A big one to lose

Why did Pakistan lose the UN Human Rights Council elections?

A big one to lose
Pakistan’s shocking defeat in the elections for a United Nations Human Rights Council seat continued to reverberate in the Foreign Office this week.

Contesting for one of the five vacant seats of Asia-Pacific Group in the Council, Pakistan managed 105 votes and fell short of 9 votes to get re-elected for a fourth term last week.

The loss is being given a lot of importance, because it is the first concrete sign of not only a faltering foreign policy, but also of increasingly dysfunctional Foreign Office machinery. Undoubtedly it also denotes Pakistan’s waning influence in the global body.

Human Rights Council defeat was, moreover, the first time that Pakistan lost an election for a major UN body, such as the Security Council, the Human Rights Council or the Economic and Social Council.

So it was a big one to lose!

Stunned by the defeat, the government reacted by doing what it is very good at doing –launching an inquiry to know what led to the debacle.

Pakistan’s Permanent Representative at the United Nations Dr Maleeha Lodhi was asked to explain the poor showing.

But what is the government exactly looking for?

Advisor on Foreign Affairs Mr Sartaj Aziz, who just last month lost his job as National Security Adviser for not being able to devote enough time to the two ministries under his control, says: “Pakistan had received 120 commitments from various countries for this election, but we got 105 votes. So we are trying to identify the countries that did not vote despite their commitment.”
There are stories about a communication breakdown between Pakistani missions and the Foreign Office

At the UN, countries make commitments on reciprocal basis. They commit to vote and in return get a similar commitment for themselves.

The Foreign Office should, therefore, know which countries did not fulfill their pledges so that they could be reciprocated accordingly when the payback time comes.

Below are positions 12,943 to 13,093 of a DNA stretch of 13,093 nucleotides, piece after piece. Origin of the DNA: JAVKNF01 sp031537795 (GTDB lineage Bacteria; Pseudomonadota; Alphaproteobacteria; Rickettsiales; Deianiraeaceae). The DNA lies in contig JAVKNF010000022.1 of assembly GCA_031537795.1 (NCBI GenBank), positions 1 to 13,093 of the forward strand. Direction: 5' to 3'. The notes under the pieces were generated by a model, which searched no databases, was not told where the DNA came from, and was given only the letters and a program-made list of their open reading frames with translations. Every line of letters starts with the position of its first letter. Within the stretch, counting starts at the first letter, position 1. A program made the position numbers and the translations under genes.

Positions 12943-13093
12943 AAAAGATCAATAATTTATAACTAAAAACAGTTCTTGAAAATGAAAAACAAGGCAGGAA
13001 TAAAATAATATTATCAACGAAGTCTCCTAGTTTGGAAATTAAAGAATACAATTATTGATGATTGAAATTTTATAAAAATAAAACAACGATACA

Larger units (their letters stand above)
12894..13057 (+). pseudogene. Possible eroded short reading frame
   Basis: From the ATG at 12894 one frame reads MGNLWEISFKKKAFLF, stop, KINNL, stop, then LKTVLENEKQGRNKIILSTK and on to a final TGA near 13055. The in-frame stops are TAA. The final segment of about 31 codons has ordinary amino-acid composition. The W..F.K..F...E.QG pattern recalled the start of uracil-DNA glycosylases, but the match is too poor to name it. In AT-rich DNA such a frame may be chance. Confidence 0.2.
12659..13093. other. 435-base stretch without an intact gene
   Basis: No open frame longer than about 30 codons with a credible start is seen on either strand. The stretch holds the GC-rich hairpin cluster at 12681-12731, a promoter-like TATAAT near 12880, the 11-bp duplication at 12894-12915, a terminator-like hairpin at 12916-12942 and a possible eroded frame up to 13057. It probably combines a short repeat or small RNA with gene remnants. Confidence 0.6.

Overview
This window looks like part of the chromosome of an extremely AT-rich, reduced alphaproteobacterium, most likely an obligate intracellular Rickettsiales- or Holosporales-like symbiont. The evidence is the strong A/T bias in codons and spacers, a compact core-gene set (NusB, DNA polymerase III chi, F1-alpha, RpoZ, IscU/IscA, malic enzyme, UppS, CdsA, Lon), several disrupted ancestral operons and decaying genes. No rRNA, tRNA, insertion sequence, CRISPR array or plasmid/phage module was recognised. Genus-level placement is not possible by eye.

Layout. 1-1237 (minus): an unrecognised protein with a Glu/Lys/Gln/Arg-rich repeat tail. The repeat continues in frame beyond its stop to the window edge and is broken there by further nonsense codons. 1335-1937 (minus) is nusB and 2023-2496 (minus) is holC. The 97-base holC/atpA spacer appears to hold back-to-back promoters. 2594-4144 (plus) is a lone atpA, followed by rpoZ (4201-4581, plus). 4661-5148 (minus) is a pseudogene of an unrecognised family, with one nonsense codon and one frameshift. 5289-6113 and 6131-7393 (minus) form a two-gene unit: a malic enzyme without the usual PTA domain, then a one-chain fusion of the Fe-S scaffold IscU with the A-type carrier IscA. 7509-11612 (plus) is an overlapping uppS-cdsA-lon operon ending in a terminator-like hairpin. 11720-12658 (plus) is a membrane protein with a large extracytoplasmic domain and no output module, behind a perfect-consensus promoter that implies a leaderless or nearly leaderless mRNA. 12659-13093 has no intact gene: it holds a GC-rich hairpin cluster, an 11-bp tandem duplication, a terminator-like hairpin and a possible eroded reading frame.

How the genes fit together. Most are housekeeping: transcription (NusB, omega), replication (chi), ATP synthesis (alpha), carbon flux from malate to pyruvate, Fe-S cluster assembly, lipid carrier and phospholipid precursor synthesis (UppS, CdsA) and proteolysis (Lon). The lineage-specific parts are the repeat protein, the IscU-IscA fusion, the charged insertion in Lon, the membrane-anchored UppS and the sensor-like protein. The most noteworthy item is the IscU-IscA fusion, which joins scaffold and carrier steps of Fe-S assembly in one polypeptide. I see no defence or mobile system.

But Mr Aziz must know that countries normally discount 20 percent of the pledges made for these elections because, much like any other polls, false promises are made. So this difference between the pledges and final the score is well within the normal range.

Similarly, much cannot be done about the foreign policy. Good or bad, we have to live with it. Whether it is the South China Sea, the Middle East or other issues of concern to Pakistan, such as Islamophobia, drones, or controversial caricatures, these policies cannot be changed for votes in the UN, and we cannot appease everyone.

And as Mr Aziz puts it, there is always a cost for the tough decisions that have to be taken.

One must not lose sight of the fact that Pakistan got 181 votes out of a total of 192 during the elections for the Economic and Social Council (ECOSOC) only a year ago.

Something more important on which this defeat has shed light on is the malaise afflicting the Foreign Office.

Those who had closely seen this campaign are well aware that there was no seriousness in it. Starting from the Foreign Office to the missions in New York and Geneva, everyone took the campaign casually.

According to a grapevine, the Foreign Office did not even release the funds that had been requested by Pakistan’s mission at the UN for the campaign.

Finger pointing has already started. The Foreign Office bureaucracy thinks Ms Lodhi is to be blamed. While those around Ms Lodhi say that FO is more at fault and she is being made a scapegoat by Foreign Service career officers for being a political appointee.

Lodhi’s camp may well have a point. Lately, top FO mandarins have been running the ministry on personal likes and dislikes. It is not just about the transfers, postings and promotions, which is an old story, there are now stories about breakdown of communication between Pakistani missions abroad and the Foreign Office, just because someone here did not like the envoys heading those missions.

Premature changes in some of the missions that the government is being forced to make – Moscow just to name one – is an ample proof that the choices made on personal preferences were already firing back.

Politics asides, one other reason that is believed to have affected the Pakistani campaign was the dismal human rights record. Although several other countries cited for human rights abuses – Venezuela, UAE, Burundi, Ecuador, Ethiopia, Kyrgyzstan, and Togo – easily got elected and Saudi Arabia was chosen to head an influential panel at the Council, many Western countries refused to vote for Pakistan for not having a good record.

Human Rights Commission of Pakistan has asked the government to learn a lesson from the loss and improve the rights record.

“Obviously, the vote reflects the Pakistani representative’s inability to convince the UN members of the country’s performance in the field of human rights. It should also be taken as a warning for the Pakistani authorities to redouble their efforts to make amends and ensure that human rights are not only observed in Pakistan but also seen to be observed,” HRCP Chairperson Zohra Yusuf said.

The writer is a freelance journalist based in Islamabad

Email: mamoonarubab@gmail.com

Twitter: @bokhari_mr